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OpenBiome, the stool bank, is opening a storefront in Cambridge, WGBH News reports.

It's hoping to entice people in the area to sell them their poop, WGBH adds. "As demand has gone up for poop, we need more donors," OpenBiome's Majdi Osman says.

However, WGBH notes that only a small fraction of would-be donors make it through the screening process. Greg tells the radio station that he was asked about his family history of colon cancer and recent trips abroad and underwent blood and stool screenings before becoming a donor. He now has a loyalty card, and after giving 10 samples for $40 each, he gets a $25 bonus.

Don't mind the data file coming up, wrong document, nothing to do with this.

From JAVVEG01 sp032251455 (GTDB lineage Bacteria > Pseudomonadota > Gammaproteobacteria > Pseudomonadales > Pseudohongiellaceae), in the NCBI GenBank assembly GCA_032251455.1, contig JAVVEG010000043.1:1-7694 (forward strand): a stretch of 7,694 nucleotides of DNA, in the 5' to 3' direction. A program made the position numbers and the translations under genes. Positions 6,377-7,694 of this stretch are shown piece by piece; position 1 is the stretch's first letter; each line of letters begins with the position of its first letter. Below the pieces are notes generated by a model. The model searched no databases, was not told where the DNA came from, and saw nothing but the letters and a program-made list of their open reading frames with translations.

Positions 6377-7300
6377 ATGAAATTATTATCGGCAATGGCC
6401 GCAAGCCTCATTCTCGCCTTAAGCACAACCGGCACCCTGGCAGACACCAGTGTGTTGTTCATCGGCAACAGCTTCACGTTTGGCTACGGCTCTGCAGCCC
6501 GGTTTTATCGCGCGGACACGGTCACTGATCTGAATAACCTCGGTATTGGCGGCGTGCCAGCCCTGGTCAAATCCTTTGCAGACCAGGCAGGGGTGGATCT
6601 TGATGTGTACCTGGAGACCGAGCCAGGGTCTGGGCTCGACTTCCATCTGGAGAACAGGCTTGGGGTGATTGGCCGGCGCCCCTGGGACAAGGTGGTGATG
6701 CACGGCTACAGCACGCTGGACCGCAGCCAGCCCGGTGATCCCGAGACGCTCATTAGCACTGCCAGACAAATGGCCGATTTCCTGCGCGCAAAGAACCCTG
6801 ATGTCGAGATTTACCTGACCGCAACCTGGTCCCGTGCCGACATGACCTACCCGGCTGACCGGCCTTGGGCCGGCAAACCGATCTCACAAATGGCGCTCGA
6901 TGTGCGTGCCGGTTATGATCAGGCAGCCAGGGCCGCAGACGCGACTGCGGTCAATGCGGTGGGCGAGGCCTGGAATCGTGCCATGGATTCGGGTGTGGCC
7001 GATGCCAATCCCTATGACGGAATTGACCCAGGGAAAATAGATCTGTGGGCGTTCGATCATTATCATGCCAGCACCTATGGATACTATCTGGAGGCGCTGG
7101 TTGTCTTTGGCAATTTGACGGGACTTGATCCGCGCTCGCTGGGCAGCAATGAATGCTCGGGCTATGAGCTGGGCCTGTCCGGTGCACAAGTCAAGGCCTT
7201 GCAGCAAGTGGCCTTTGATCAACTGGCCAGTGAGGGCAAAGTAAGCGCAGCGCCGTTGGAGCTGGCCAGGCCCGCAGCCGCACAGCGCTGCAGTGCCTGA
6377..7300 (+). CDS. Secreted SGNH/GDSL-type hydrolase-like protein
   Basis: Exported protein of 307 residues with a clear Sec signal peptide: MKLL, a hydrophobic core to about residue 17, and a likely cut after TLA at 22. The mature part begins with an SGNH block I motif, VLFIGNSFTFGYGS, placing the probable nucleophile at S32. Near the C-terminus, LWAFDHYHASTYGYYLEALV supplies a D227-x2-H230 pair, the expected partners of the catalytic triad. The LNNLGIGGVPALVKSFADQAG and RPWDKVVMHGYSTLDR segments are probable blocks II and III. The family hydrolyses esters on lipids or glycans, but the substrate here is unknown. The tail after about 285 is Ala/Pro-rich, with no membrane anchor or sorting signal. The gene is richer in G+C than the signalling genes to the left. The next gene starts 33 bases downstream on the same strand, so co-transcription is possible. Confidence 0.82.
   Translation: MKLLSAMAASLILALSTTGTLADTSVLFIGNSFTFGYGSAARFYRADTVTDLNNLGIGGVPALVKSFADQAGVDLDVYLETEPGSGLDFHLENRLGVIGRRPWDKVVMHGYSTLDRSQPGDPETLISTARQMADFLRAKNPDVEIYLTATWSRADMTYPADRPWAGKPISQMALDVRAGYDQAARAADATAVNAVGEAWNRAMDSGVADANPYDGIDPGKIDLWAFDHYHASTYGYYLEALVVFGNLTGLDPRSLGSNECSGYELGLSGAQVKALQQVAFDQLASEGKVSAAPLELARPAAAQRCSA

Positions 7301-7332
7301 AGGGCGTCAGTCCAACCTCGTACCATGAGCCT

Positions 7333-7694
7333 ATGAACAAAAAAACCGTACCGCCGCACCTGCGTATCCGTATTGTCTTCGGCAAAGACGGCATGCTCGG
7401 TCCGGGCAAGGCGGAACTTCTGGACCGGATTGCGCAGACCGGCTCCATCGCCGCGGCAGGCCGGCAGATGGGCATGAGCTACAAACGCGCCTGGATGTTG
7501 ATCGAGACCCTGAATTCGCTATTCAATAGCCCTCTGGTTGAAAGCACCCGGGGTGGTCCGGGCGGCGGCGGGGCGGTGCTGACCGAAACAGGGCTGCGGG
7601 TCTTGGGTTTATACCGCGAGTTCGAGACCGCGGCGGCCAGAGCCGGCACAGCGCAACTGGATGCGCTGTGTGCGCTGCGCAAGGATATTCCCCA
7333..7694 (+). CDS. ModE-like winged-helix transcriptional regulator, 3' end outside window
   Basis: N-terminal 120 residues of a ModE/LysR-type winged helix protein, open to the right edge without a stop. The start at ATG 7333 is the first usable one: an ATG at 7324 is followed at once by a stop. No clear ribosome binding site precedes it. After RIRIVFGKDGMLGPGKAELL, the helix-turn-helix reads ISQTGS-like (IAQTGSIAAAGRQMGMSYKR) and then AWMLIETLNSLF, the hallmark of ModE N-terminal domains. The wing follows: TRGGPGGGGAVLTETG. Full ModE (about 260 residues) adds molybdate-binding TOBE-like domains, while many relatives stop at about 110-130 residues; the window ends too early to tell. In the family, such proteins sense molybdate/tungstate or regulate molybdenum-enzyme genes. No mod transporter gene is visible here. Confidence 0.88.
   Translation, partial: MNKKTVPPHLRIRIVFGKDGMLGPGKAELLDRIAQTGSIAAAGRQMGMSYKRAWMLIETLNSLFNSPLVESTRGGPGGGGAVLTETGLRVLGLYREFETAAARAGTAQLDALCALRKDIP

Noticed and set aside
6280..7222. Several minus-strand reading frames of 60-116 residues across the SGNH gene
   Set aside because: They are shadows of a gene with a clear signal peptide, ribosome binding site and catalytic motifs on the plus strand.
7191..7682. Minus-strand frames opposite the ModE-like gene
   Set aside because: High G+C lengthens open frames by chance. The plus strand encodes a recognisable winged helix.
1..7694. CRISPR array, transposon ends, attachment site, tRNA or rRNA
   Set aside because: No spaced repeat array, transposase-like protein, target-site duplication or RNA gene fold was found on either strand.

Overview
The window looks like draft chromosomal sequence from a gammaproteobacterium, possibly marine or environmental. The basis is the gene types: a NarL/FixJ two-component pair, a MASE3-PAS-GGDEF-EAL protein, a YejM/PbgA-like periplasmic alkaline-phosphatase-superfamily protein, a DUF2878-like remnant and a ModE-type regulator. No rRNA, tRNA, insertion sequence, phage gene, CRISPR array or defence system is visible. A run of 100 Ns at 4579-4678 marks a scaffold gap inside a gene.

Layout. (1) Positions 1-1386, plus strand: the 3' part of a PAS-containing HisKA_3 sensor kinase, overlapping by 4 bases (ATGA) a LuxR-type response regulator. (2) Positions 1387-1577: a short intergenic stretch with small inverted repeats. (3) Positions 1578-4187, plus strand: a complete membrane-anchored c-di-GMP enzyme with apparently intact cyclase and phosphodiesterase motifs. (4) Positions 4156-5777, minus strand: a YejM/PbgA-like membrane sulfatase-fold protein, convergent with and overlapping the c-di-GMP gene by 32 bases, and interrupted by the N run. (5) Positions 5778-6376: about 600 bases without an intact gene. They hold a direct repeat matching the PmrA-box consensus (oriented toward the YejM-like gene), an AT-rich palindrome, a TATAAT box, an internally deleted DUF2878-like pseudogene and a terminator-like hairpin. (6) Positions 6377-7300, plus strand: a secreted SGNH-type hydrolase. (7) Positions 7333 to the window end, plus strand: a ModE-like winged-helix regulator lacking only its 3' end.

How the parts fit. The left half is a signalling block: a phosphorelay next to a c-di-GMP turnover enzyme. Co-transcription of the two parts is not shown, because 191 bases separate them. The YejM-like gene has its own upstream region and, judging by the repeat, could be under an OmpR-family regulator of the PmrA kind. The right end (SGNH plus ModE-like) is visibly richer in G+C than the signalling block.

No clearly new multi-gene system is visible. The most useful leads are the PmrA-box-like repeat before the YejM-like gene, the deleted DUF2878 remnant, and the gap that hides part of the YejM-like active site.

Most often, stool samples like this are used to treat people with recurrent Clostridium difficile infections, which are marked by constant diarrhea. Fecal samples from healthy people aim to restore a balanced gut microbiome.

Because the results for C. difficile have been dramatic, WGBH says there's interest in exploring whether fecal transplants might help other conditions as well. Brown Medical School's Colleen Kelly says that there are hundreds of registered clinical trials involving fecal transplants, though she cautions that "certainly nothing [is] ready for prime time."